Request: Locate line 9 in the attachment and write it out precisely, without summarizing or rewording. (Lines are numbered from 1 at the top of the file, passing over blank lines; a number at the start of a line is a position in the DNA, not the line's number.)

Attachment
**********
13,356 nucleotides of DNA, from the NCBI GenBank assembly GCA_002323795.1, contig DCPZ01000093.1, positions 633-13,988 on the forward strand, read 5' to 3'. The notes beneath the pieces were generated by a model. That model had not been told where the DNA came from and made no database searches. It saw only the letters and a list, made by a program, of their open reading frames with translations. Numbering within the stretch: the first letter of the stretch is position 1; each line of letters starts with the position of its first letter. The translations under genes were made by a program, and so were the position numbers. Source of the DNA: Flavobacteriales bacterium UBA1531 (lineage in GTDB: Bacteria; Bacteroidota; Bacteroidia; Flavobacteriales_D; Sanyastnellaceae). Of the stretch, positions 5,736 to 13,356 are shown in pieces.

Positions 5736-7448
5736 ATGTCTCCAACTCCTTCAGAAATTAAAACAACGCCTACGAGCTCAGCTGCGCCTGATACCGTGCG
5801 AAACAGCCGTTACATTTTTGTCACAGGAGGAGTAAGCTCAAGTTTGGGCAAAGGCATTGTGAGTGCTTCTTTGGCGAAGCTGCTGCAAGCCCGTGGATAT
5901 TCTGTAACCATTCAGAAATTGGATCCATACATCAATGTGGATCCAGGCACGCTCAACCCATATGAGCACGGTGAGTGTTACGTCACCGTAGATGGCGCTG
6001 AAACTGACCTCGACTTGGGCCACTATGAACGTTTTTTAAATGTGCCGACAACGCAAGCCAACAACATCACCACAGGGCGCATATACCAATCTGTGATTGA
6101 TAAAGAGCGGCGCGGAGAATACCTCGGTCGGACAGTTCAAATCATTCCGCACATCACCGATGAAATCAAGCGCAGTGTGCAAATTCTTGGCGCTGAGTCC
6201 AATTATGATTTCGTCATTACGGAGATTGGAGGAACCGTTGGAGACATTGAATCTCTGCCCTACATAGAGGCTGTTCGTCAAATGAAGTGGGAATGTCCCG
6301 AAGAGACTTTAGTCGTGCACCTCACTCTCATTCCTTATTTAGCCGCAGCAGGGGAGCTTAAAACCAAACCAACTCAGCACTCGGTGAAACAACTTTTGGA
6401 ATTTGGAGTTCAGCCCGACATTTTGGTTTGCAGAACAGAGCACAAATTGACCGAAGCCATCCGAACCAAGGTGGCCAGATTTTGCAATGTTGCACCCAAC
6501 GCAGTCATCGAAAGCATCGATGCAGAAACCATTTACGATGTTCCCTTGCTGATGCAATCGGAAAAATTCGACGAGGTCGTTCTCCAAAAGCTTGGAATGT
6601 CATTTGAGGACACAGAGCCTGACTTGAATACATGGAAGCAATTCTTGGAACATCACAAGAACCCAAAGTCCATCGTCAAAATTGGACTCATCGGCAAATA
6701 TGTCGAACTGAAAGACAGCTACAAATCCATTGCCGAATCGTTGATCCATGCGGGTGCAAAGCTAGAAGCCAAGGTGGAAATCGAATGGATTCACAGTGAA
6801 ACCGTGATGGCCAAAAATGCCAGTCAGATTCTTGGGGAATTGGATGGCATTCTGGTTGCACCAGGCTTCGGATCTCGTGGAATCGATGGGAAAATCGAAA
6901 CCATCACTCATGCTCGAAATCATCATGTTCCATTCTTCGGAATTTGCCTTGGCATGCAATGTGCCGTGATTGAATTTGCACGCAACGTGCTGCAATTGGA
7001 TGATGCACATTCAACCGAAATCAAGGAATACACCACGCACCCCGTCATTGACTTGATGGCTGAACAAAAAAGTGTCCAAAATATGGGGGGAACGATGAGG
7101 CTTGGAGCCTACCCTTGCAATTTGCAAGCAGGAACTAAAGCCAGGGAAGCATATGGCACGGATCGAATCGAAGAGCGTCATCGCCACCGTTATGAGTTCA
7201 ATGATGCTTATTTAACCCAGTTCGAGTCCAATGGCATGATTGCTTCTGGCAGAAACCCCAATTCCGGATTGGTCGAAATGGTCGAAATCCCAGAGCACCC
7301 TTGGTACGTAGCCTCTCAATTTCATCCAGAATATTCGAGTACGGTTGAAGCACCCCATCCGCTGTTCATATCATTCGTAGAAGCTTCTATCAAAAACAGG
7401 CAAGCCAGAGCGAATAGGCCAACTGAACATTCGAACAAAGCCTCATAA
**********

6301 AAGAGACTTTAGTCGTGCACCTCACTCTCATTCCTTATTTAGCCGCAGCAGGGGAGCTTAAAACCAAACCAACTCAGCACTCGGTGAAACAACTTTTGGA